On the day you read this, provided it is the same day it is posted, I’ll officially be halfway on the journey to my 90th birthday. (If you read this on any other day, I’ll leave it up to you to do the math.)
No, this isn’t a shameless ploy to get more people to wish me a happy birthday — although I’ll happily accept any wishes that come my way — it’s that this day is an opportunity to get all philosophical and stuff. Besides, it gives me a theme. Who doesn’t love a theme?
Will I make it to 90? Eh. Who knows? Genetically the odds are in my favor. I could, however, get hit by a bus this afternoon. That’s the thing about life. One just never knows — and it’s taken me nearly 45 years to really accept that. Actually, I’ve moved past mere acceptance. It’s taken me 45 years to embrace the idea of going ahead and doing something you’ve been merely dreaming about, just because there could be a bus just around the corner.
The bus, of course, is a metaphor, unless it’s an actual bus, in which case, maybe you shouldn’t have had “crossing the street without looking” on your list of lifelong dreams.
While a birthday that ends in 0 or 5 is always a great time to take stock, what really triggered this bout of navel gazing was last weekend’s long run. The weather here had warmed up enough that the cemetery on my route opened its gates for the season. I know opinions differ but I’m a fan of running among the dead. Granted, I do my best to not be a dick about it. If there are mourners actively mourning, I’ll steer clear. Otherwise, I find it peaceful to read the names on the stones I run past, to look at the memorabilia left behind, and to remember that this, in some form, is waiting for us all.
Which I’m finally old enough to just begin to make peace with.
That long run was also the first time in many months that I’d gotten to run by Lolo Reed, whose name sticks with you. I can’t help but think she would have been a BAMR and I smile each time I pass her.
Other than my few moments of mobile meditation among the stones, my ten mile long run was pretty typical for springtime in these parts: I spent the first five miles being pelted by sleet, three in the middle staring into blinding sunshine, and the last two in freezing rain. Fortunately for me, my long run was the day before the epic (and not far from me) Syracuse Half Marathon, which you just have to see to believe.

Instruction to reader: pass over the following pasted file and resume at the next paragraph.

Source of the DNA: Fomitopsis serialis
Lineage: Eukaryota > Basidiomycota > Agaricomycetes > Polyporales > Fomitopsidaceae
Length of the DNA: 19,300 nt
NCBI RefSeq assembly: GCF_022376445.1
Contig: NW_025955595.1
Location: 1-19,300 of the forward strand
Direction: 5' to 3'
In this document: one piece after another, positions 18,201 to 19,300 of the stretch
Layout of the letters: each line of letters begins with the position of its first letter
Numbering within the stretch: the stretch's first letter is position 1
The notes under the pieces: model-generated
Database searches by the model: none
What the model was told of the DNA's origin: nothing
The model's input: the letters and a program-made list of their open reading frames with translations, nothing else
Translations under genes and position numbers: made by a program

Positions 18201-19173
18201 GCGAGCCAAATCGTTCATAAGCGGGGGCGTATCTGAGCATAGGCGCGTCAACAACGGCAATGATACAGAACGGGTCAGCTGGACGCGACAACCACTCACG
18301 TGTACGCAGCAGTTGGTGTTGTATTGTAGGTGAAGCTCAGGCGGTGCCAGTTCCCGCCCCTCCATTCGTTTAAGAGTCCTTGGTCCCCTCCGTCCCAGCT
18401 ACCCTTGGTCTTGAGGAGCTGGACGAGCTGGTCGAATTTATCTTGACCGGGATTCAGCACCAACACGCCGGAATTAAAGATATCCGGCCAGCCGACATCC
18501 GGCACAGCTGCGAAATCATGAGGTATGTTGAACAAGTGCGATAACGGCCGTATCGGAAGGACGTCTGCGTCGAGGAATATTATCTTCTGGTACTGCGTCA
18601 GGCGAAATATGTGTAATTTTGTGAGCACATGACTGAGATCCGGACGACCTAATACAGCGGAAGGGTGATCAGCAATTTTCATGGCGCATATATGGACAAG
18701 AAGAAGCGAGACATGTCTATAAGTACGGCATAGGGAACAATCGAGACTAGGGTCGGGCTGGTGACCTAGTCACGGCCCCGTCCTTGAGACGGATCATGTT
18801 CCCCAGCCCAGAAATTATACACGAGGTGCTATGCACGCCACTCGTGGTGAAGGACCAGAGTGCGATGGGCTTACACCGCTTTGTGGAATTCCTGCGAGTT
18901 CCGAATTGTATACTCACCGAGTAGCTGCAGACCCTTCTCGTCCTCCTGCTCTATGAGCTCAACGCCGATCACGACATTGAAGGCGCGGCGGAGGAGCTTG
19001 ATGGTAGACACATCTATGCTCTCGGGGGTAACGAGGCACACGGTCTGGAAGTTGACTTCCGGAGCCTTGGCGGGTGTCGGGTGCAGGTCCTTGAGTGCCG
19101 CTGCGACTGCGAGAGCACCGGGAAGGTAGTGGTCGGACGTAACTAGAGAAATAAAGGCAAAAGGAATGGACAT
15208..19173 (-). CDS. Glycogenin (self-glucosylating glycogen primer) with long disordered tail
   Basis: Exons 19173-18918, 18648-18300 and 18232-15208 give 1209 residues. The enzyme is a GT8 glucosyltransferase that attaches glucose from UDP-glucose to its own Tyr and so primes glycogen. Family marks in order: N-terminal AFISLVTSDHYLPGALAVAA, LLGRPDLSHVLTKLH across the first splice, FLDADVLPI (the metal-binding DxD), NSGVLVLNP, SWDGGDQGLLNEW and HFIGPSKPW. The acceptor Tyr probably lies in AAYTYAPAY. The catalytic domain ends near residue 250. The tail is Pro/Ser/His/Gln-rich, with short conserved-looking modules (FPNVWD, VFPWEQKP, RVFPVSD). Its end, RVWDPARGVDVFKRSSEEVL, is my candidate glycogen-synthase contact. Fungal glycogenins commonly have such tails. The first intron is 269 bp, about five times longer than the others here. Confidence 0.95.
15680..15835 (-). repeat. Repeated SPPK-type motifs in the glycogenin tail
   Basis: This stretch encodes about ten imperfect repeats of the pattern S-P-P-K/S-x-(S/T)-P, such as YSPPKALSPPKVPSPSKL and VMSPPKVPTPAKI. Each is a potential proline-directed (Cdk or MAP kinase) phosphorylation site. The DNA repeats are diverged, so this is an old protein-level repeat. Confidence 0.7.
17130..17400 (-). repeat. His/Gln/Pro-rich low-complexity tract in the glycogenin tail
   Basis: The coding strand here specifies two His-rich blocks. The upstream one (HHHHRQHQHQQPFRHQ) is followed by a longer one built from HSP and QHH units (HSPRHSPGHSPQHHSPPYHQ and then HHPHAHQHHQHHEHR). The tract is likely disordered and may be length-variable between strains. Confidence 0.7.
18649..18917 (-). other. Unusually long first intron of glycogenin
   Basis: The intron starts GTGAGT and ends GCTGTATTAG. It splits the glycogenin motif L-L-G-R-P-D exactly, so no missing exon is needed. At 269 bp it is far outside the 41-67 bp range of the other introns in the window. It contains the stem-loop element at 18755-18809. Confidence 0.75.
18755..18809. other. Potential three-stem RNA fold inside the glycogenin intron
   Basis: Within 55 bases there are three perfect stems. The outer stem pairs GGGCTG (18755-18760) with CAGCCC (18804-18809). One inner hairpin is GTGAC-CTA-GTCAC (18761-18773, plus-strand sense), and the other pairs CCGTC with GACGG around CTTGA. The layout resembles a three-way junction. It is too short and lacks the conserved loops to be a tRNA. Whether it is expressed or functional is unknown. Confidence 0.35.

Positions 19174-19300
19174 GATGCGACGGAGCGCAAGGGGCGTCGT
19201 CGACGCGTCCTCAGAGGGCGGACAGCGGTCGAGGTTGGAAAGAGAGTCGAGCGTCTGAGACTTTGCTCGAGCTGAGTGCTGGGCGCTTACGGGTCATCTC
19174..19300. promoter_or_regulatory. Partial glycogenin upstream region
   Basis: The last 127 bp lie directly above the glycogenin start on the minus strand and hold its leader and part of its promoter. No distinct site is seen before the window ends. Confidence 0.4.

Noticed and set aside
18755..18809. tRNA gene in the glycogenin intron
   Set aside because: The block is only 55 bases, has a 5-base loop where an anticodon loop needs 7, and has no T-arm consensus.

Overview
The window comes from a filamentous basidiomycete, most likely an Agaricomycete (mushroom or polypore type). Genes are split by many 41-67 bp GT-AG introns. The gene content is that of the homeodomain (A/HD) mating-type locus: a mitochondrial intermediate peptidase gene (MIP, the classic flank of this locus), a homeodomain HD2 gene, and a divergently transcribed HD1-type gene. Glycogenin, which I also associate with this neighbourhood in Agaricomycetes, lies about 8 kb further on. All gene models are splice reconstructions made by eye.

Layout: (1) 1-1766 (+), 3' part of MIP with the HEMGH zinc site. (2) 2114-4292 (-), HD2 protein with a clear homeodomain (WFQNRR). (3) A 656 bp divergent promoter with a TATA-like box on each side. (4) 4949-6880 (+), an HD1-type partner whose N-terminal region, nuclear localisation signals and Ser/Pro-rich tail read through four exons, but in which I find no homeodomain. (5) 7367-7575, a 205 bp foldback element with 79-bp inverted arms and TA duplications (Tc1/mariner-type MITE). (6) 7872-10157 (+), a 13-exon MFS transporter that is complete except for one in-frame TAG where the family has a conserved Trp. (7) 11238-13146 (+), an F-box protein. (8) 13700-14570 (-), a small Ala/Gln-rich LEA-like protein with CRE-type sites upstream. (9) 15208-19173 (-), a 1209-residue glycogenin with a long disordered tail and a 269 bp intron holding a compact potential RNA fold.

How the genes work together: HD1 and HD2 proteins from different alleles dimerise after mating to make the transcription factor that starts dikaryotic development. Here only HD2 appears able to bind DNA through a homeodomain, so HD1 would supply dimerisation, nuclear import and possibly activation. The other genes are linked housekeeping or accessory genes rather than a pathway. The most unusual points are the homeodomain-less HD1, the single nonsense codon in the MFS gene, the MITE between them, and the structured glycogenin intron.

Go look. I can wait.
RIGHT? If you were there, I hope your (bad) ass-icle has thawed by now. You are a freaking Viking. Or slightly mentally ill. Or, like many of us, a charming combination of both.
If you’d told me 4.5 years ago (which is when I took my first shaky and wheezy steps in a Couch-to-5K program and was 100 percent certain that I’d never make it through a full mile), that I’d have more than a few half marathon medals on my wall, I’d know you’d spent too much time outside in the sun without a hat. But I’m older now -- and know that the bus you never saw coming is exactly the one that will take you where you need to go, even if you didn’t know that you needed to go there.
I try to keep all of this in mind when I start to think about the New York City Marathon in November, which I’m running under the umbrella of Every Mother Counts.* I’ve spent more time than is seemly quietly freaking out about all of it: the training, the race, the fundraising, the very idea that at mile 20, I’ll still have more than an hour of running left. A recent issue of Runner's World eased me off of the ledge, thanks to this bit of advice from one Mark Remy:
I’m old enough now to not hide from the fear but, rather, to run through it.
* You know what would be a great gift for my halfway-to-90 birthday? Getting halfway-to-my-fundraising-goal for Every Mother Counts. And, no, I ain’t to proud to beg, just like the man sang.
Question of the week: what is the one running-related gift (tangible or otherwise) that you wish someone would give you?